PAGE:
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Old 05-21-2012, 05:21 PM   #1
Spencecore24
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Default small pot, lots of grain

I was thinking about it. When you make pasta you are supposed to use at least a gallon of water to cook it in. With that in mind would using a larger vessel for grain get you a higher efficiency? I am assuming it would be but i want to hear the thoughts from you people. It seems like if you are putting 8 lbs. of grain in a 4 gallon pot you would not have the same efficiency as you would putting that same 8 lbs. of grain in a 6 gallon pot.

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Old 05-21-2012, 05:25 PM   #2
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?????

I'm confused by this logic. The size of the pot is pretty irrelevant if all other variables are equal, except for maybe the different pots' boil off rates.

Do you mean to be asking a question about the starting water volumes?

Sorry, just not following here....why would the amount of the pot that has nothing in it matter to efficiency if the water volumes in both the 4 gallon and 6 gallon are the same?


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Old 05-21-2012, 05:29 PM   #3
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if you are mashing 8 lbs. of grain in 3.5 gallons of water in a 4 gallon vessel wont everything be (pardon the pun) mashed together? If you do the same procedure in a larger vessel doesnt the grain have more room to move around or have the ability to take on more water?
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Old 05-21-2012, 05:32 PM   #4
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Quote:
Originally Posted by Spencecore24
I was thinking about it. When you make pasta you are supposed to use at least a gallon of water to cook it in. With that in mind would using a larger vessel for grain get you a higher efficiency? I am assuming it would be but i want to hear the thoughts from you people. It seems like if you are putting 8 lbs. of grain in a 4 gallon pot you would not have the same efficiency as you would putting that same 8 lbs. of grain in a 6 gallon pot.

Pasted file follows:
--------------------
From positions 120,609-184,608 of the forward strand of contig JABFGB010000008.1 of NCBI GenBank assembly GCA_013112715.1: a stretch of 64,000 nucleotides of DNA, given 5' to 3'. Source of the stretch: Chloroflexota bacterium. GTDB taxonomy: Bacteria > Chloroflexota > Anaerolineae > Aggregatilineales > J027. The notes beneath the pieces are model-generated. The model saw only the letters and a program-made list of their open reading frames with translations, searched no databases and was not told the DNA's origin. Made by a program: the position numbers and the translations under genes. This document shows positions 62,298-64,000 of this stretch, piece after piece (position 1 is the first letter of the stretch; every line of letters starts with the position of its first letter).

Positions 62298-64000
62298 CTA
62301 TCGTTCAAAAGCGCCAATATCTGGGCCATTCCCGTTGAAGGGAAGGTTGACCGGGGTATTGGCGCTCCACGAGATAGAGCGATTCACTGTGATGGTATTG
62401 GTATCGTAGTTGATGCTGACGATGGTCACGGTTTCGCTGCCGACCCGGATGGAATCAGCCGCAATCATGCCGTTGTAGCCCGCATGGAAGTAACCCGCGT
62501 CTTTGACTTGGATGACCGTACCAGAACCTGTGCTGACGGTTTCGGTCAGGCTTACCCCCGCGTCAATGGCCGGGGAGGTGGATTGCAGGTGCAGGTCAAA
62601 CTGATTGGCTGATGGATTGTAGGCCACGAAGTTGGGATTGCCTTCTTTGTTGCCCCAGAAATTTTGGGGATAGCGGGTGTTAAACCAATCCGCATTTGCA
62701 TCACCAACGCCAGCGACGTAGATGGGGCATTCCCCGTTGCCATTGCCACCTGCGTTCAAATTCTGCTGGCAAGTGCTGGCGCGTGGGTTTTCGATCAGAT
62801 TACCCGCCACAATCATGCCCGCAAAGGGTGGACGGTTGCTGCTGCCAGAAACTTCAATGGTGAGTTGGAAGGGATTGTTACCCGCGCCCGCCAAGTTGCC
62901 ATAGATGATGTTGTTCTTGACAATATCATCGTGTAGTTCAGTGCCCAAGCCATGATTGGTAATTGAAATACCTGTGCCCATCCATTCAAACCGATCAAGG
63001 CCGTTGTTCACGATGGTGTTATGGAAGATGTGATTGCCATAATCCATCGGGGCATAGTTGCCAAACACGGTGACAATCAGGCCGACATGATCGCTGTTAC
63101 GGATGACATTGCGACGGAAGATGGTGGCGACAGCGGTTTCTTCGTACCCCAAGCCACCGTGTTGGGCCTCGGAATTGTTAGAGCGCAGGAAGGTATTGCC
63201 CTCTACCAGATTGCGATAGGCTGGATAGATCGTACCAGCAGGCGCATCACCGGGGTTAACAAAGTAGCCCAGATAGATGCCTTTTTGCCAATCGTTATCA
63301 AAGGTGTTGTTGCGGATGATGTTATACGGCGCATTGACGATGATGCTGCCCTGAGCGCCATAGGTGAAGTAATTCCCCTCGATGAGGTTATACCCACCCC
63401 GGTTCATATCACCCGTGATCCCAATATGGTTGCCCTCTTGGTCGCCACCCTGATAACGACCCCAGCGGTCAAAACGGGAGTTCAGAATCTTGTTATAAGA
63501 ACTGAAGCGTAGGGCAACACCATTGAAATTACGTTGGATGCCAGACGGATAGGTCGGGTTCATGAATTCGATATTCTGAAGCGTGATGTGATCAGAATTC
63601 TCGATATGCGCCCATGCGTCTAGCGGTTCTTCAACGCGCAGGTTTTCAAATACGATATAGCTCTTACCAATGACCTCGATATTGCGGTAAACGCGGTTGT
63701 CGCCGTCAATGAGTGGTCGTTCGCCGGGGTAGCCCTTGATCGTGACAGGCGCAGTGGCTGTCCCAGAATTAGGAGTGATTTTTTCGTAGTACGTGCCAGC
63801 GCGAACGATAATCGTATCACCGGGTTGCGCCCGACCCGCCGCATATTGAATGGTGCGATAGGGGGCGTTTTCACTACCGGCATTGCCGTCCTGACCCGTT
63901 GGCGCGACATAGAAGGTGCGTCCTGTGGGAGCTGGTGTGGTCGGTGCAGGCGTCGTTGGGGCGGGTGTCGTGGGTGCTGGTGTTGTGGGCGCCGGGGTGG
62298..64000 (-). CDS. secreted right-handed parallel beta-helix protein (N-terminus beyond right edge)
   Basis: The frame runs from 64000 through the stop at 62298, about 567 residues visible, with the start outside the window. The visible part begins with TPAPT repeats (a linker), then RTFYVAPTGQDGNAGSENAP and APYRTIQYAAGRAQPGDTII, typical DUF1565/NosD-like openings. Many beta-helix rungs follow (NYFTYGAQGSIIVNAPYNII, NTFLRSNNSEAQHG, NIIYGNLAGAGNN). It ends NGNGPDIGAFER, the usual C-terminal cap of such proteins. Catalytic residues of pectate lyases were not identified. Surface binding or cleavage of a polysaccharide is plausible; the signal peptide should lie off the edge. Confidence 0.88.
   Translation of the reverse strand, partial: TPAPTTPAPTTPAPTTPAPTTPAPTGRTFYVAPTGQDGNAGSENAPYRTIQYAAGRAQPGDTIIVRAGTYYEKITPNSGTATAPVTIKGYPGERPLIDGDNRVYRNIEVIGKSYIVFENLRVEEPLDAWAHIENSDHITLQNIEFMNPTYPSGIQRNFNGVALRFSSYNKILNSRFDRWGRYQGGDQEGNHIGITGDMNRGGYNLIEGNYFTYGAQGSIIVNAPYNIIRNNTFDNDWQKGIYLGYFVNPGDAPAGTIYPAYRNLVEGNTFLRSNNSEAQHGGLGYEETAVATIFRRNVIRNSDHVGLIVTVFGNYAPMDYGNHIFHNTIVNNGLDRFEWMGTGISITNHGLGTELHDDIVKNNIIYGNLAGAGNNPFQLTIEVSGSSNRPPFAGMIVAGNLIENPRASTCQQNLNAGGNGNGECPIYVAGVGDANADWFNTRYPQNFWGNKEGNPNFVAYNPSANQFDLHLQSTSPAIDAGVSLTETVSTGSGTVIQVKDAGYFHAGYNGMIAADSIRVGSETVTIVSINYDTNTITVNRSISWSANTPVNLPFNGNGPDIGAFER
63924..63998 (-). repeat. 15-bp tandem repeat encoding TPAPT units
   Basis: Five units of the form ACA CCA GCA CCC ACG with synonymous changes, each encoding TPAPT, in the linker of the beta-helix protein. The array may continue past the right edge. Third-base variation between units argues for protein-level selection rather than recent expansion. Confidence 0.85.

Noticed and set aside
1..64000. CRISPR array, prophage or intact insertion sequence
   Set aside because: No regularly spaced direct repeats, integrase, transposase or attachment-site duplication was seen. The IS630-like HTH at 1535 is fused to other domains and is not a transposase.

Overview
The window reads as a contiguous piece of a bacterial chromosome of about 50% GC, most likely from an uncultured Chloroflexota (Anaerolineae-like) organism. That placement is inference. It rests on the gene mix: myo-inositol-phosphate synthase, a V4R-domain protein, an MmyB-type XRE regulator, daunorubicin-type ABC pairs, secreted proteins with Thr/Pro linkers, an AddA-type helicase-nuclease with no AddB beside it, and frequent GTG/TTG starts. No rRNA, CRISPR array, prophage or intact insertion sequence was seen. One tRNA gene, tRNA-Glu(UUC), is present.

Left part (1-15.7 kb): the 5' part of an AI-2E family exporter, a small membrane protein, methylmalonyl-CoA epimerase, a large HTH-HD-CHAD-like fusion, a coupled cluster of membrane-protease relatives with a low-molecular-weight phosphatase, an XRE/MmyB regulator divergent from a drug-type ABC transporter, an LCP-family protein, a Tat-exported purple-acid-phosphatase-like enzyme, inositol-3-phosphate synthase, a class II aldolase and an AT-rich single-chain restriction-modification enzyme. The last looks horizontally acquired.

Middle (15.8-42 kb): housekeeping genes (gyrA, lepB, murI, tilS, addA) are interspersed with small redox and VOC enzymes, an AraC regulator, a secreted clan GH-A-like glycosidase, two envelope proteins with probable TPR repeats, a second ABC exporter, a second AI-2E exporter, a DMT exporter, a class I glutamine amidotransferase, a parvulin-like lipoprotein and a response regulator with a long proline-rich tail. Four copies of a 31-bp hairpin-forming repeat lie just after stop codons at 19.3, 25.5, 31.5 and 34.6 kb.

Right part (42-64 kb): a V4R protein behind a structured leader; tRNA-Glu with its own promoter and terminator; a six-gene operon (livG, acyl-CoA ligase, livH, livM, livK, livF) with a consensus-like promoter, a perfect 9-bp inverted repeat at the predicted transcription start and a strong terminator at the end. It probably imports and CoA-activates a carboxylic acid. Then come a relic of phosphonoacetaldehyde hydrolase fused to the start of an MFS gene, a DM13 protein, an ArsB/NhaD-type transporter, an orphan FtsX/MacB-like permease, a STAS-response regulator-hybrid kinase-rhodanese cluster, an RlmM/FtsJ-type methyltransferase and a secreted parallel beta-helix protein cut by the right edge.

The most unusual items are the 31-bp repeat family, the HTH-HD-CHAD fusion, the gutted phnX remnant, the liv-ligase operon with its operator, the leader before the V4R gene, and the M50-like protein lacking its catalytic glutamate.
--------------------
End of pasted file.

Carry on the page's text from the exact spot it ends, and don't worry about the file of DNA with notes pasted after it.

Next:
Cheers
The two cannot really be compared. With pasta you are really only providing enough boiled water to rehydrate the pasta. With grains you are mashing to achieve extraction. In addition the grain absorbs water causing it to swell. The general rule is anywhere from .75-1.25 gallons per lb depending on the grain bill, mash infusion, and what you are trying to achieve

For efficiency there is a lot more involved than just the volume of water being used. I will say that IME too large a mash tun will reduce efficiency if there is too much dead space. This makes it harder to maintain the proper temperature. Too small and you won't be able to accommodate the water volume required to mash the grain bill.
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Old 05-21-2012, 05:37 PM   #5
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Quote:
Originally Posted by Spencecore24 View Post
if you are mashing 8 lbs. of grain in 3.5 gallons of water in a 4 gallon vessel wont everything be (pardon the pun) mashed together? If you do the same procedure in a larger vessel doesnt the grain have more room to move around or have the ability to take on more water?
1 pound of bricks weighs as much as a pound of feathers right?
8 lbs of grain in 3.5 gallons of water is.....8 lbs of grain in 3.5 gallons of water
..
..
..
like topher said the size of the pot don't matter
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Old 05-21-2012, 05:38 PM   #6
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I suppose you are correct. Im just trying to think of all the variables to increase efficiency. Some say they have no efficiency problem with the BIAB method but i keep coming short.
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Old 05-21-2012, 05:45 PM   #7
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I normally mash with 1.25-1.5 quarts (water) per pound of milled grain. The thickness of the mash will determine how much space I'll need in the mash tun. You can have lower efficiency when mashing more grain in a mash tun compared with mashing less grain. Im talking about between a 14# grist and a 30# grist. Of course it also depends on the shape and size of the mash tun.

This is something you need to figure out early on in all grain brewing. That way you make sure you have the correct size mash tun for most/all of your batches (at the size into primary). It's also where good software really helps. It will let you factor in things like the dead space under the false bottom.


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